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Human muscle that contracts is made in laboratory

By Tim Sandle     Jan 24, 2015 in Science
Scientists have successfully grown a human skeletal muscle that contracts and responds similarly to natural body tissue to electrical pulses. The laboratory development is designed to help researchers study new drugs.
The research was performed at Duke University. The motivation behind the study was to create human tissue sensitive enough to be used for drug experimentation. One school of thought is of the view that using human tissue to test new pharmaceuticals is more effective and more realistic than using animals. This relates to the way that tissue reacts to biochemical signals.
To develop the super-reactive muscle, the researchers took a sample of human cells that had been enabled to develop beyond stem cells but were at a stage where they had not yet formed into muscle tissue. These cells are termed "myogenic precursors." These cells were next placed into a bespoke designed three-dimensional scaffolding. This structure was enriched with a nourishing gel that triggered the cells to form functioning muscle fibers. This muscle was termed a “bioartifical muscle.”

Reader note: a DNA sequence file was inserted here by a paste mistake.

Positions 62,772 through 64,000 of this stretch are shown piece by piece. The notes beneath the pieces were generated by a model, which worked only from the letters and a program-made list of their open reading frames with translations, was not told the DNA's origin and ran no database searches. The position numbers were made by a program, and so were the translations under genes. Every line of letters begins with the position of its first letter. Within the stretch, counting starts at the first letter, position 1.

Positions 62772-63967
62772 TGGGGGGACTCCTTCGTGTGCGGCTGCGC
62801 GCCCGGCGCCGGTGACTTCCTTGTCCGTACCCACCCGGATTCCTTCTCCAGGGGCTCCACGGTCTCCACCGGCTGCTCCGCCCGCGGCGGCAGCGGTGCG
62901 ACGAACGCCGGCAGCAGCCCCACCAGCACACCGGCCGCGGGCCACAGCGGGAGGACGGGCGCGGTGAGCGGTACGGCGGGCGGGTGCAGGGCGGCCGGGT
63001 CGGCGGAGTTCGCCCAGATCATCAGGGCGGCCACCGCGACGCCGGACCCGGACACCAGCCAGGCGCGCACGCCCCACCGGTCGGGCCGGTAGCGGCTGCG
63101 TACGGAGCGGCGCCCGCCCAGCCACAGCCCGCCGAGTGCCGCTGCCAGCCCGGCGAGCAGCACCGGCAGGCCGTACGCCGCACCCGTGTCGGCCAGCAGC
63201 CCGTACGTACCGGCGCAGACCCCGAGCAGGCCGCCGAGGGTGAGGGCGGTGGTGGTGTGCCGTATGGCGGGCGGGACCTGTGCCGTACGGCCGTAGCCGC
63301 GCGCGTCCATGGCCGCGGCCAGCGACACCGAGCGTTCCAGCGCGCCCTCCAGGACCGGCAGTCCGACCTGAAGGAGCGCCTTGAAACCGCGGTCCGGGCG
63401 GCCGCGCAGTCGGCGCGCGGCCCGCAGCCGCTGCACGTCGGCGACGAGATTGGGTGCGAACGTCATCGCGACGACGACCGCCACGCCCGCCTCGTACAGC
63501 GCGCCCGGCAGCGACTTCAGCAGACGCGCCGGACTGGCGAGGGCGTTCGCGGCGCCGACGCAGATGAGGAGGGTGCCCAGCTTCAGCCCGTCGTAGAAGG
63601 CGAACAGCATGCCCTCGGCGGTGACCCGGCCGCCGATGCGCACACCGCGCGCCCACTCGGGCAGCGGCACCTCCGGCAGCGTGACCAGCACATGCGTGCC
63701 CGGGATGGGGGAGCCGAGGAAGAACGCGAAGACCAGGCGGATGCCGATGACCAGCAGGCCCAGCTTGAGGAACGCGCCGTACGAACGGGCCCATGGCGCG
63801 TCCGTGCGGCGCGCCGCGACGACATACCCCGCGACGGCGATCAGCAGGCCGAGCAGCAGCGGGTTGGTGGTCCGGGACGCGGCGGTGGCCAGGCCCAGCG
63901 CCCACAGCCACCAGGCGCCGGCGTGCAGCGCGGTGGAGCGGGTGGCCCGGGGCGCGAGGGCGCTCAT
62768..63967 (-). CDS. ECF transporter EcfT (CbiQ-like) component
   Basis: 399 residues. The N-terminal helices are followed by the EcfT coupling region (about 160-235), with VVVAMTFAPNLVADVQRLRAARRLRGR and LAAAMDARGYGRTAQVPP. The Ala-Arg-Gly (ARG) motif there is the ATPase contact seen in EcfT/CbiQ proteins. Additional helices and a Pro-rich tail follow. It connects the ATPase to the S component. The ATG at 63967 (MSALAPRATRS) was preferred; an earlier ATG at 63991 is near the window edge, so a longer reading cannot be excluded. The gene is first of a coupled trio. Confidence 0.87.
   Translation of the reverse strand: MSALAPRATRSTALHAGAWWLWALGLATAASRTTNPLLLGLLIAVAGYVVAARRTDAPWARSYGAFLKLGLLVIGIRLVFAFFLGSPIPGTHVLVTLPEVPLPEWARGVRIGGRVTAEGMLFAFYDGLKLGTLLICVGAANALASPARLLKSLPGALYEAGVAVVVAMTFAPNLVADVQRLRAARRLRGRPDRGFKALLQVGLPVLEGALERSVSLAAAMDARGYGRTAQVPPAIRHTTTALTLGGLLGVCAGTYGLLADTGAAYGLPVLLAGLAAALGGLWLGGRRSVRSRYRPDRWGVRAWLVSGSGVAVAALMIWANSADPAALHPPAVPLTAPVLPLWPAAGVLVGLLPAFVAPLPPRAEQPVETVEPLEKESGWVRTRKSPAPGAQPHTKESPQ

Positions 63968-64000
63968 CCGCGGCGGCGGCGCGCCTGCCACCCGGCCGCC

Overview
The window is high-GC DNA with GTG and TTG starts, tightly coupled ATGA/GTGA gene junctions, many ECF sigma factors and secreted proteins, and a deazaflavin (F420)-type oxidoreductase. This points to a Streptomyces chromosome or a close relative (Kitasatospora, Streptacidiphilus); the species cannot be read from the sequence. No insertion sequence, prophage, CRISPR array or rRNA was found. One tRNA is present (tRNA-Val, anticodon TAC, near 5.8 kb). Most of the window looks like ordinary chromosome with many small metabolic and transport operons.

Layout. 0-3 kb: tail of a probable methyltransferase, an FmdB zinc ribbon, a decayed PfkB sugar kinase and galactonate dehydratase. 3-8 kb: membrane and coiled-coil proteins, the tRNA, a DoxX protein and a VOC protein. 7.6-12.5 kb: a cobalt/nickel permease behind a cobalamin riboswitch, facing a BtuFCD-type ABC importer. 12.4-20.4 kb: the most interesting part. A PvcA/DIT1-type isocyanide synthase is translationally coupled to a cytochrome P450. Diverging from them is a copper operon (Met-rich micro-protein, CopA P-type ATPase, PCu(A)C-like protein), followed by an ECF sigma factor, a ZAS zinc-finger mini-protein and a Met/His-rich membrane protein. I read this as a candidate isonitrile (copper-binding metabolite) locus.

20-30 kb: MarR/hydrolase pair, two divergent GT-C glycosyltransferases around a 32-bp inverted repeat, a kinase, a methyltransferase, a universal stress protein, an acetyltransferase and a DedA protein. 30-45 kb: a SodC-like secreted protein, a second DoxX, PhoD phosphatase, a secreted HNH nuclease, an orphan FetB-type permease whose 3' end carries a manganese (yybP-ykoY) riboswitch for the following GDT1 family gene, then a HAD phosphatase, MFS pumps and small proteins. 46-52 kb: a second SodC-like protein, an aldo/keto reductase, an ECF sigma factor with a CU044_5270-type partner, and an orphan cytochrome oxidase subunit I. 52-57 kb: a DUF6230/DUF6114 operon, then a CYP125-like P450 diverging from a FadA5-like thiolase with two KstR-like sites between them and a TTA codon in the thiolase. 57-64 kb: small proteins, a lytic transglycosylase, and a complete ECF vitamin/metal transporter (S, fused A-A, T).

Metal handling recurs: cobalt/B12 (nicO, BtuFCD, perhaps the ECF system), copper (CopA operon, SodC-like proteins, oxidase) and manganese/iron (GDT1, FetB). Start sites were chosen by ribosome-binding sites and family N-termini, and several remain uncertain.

To explore the potential of the new muscle, the researchers undertook a series of tests to assess how closely it resembled tissue that would naturally have been formed inside a human body.
The muscle was found to contract in response to electrical stimuli, which indicated that the nerves needed to activate the muscle were operational. The muscle was also examined to see how it responded to a range of different drugs. These included statins, which are medications for lowering cholesterol. Good news for the researchers: the effects of the drugs matched those seen in human patients.
The researchers are particularly hopeful that the development can be used to develop personalized medicine for patients. This involves creating specific medications for people, rather than administering generic products that may or may not be effective for each person due to differences in a person’s physiology and biochemistry.
The research findings have been published in the journal eLife. The study is titled “Bioengineered human myobundles mimic clinical responses of skeletal muscle to drugs.”
More about human skeletal muscle, Tissue, Electricity, Stimulus, Laboratory
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